Lambda vs. function

Maciej Stachowiak mjs at
Mon Oct 27 08:21:36 PDT 2008

On Oct 27, 2008, at 6:46 AM, Dave Herman wrote:

> Maciej Stachowiak wrote:
>> You could probably define a rigorous transform to apply to a  
>> swtich() statement that turns it into a series of if / else clauses  
>> (possibly duplicating later cases if there is no break) and apply  
>> the usual if rule to that transform to get case statements into the  
>> attribute grammar more formally.
> I've been thinking about this for a few days. I think it wouldn't be  
> wise. The transformation gets complicated by conditional breaks:
>    if (p()) break;

I don't see why that is complicated. In this literal example, nothing  
is in tail position. There is no statement immediately before the  
break. In the case of:

if (p()) {

It's equally clear that q() is in tail position.

> or worse, breaks inside of loops:
>    L: switch (x) {
>        case 1:
>            while (p()) {
>                ...
>                if (q()) break L;
>                ...
>            }
>        ...
>    }
> This idea of a "break-elimination transformation" is analogous to a  
> CPS-transformation. To implement conditional breaks, you're either  
> going to have to explicitly represent an "escape continuation" as an  
> extra functional argument, or you're going to have to encode some  
> instances of `break' with an exception or return-to-label.

I was thinking only of the simple case of breaks directly from the  
switch statement (not from a nested loop or a loop more generally)

> Even if it works out, it's going to be an awfully complex way to  
> specify the behavior of `switch'.
> To specify tail position, only unconditional breaks would introduce  
> tail positions (otherwise, tail position becomes not a syntactic  
> property but a runtime property). IOW, a statement immediately  
> preceding an unconditional break from a switch block would be in  
> tail position.

I'd say a break statement that's the sole statement in the "then" or  
"else" clause of an if statement should not be thought of as a  
"conditional break" but rather as equivalent to a "then" clause that's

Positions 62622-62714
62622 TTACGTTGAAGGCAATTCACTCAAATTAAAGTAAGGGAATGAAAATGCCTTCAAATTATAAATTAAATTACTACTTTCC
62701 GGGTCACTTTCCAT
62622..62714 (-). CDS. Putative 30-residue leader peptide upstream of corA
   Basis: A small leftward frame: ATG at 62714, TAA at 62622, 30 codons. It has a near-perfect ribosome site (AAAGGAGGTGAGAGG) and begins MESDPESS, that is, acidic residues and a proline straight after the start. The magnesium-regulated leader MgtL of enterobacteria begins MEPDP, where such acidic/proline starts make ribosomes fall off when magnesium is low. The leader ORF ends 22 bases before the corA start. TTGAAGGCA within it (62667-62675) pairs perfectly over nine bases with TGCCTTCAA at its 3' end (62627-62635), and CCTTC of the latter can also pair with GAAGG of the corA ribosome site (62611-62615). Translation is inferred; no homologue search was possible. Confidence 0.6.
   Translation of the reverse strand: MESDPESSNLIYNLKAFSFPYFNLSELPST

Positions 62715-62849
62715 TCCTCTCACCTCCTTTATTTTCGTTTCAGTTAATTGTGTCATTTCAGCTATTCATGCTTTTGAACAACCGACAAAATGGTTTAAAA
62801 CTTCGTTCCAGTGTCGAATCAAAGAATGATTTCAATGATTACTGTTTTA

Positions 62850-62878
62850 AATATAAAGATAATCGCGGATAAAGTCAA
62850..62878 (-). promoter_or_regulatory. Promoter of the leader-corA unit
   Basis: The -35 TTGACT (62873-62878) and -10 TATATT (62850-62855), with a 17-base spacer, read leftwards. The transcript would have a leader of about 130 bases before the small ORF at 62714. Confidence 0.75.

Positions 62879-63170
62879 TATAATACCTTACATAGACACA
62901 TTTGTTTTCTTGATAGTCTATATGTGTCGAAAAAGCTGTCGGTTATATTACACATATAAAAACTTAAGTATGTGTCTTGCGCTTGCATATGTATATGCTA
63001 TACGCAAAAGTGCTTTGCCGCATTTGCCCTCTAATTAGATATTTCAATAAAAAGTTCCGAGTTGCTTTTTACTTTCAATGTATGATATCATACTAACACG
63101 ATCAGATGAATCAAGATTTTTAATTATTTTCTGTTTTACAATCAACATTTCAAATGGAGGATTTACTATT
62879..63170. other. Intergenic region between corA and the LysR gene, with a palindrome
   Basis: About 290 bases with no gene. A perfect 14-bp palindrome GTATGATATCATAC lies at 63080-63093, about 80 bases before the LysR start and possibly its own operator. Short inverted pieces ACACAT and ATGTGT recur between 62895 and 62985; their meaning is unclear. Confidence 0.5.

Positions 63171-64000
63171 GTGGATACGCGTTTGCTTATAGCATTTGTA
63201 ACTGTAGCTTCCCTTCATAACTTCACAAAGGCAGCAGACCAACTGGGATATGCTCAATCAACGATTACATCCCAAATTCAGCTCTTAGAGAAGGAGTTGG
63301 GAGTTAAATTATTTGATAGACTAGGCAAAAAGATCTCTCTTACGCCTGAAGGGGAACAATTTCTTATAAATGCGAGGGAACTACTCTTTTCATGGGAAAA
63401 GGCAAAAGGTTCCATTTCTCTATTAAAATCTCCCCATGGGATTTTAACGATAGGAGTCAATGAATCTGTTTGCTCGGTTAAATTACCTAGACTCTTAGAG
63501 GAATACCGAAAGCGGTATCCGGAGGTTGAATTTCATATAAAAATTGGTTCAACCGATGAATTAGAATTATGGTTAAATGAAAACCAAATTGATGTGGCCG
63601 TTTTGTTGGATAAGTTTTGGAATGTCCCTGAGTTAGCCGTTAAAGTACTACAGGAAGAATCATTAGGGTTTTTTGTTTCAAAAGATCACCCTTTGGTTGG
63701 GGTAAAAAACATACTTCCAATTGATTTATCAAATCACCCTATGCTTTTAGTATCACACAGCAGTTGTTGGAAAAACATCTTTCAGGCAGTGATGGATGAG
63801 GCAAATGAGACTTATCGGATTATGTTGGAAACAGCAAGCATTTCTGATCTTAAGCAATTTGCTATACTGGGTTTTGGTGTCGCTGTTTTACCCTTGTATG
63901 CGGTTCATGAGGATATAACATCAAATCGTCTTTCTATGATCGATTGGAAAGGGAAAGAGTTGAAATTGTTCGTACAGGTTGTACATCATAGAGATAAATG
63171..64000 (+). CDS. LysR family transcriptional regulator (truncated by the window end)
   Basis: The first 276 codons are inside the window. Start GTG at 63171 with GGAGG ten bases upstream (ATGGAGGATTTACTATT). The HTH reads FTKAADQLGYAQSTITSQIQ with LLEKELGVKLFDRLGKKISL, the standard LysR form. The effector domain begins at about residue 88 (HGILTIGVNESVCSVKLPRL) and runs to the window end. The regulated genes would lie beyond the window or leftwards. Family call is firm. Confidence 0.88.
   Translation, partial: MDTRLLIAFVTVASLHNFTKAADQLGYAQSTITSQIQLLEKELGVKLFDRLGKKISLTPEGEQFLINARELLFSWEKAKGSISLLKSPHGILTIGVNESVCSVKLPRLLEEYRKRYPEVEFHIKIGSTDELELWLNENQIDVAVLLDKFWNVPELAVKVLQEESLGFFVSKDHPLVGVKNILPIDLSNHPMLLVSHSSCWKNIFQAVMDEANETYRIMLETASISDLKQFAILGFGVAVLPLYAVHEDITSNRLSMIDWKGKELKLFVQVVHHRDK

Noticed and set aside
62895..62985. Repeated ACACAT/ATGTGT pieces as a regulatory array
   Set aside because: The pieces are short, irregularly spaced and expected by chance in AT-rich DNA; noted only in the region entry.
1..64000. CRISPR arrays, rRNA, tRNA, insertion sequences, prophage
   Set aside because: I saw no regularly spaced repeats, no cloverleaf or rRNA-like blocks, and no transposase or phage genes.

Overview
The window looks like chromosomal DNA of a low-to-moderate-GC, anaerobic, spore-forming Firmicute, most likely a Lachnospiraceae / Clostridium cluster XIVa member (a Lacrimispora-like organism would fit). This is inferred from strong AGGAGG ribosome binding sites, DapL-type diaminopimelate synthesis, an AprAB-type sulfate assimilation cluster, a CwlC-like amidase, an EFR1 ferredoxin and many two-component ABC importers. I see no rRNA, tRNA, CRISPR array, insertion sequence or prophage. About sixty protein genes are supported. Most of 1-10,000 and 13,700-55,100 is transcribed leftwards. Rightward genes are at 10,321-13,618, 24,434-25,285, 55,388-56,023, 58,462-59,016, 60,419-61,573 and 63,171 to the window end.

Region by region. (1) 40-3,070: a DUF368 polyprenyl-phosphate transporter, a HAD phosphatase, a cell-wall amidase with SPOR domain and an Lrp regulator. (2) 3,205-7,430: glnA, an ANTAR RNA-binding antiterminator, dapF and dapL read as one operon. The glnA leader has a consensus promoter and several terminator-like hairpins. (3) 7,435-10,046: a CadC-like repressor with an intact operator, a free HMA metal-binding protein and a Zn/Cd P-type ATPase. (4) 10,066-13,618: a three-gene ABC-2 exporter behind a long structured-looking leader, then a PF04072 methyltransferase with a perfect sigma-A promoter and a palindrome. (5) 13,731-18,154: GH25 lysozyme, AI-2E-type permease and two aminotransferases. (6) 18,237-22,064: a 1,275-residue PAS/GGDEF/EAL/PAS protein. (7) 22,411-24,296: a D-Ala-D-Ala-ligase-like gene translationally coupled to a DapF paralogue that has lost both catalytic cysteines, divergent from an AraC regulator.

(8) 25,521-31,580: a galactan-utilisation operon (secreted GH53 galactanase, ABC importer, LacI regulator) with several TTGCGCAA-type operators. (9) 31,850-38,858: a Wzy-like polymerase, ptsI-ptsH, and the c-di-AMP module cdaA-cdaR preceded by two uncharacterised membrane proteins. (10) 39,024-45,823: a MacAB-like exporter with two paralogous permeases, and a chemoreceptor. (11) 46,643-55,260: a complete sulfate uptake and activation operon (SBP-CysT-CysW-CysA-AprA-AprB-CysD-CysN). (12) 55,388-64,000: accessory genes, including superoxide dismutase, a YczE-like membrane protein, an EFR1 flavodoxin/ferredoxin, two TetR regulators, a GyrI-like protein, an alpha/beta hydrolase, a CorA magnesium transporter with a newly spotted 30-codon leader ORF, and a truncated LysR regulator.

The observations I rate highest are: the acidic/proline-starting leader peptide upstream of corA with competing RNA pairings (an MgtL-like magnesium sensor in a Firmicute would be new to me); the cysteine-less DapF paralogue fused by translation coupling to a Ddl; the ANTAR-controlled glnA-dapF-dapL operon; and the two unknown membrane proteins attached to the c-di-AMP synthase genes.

a block containing only a break statement; no statement precedes the  
break in the same block in that case, so the break does not create any  
tail positions.

> But as Waldemar said, this creates an incongruity similar to tail- 
> recursive `return': some instances of `break' would introduce tail  
> positions, and some wouldn't, leading to different control behavior.

Some instances of an if statement introduce tail positions and others  
do not. Some instances of a function call expression statement  
introduce tail positions and others do not. Why is this more  
problematic in the case of "return" or "break"? In any of these cases,  
a seeming tail position may fail to be one because it is followed by  
an exit from observable control context.

> Specifically, in the tail-calling cases:
>    g(); break;
> has the unintuitive behavior of *first* breaking out of the switch- 
> block and *then* evaluating g().

Since the difference cannot be observed (other than through growth of  
the control stack), I don't see that it really matters which is done  
first. Otherwise, many common compiler optimizations (instruction  
scheduling, common subexpression elimination, load/store hoisting...)  
are uninituitive by the same standard.

>> Maciej Stachowiak wrote:
>>> > > I don't think you can represent tail position in a switch  
>>> statement  > with your "attribute grammar" notion, but it's clear  
>>> to me that the  > statement immediately before a break statement,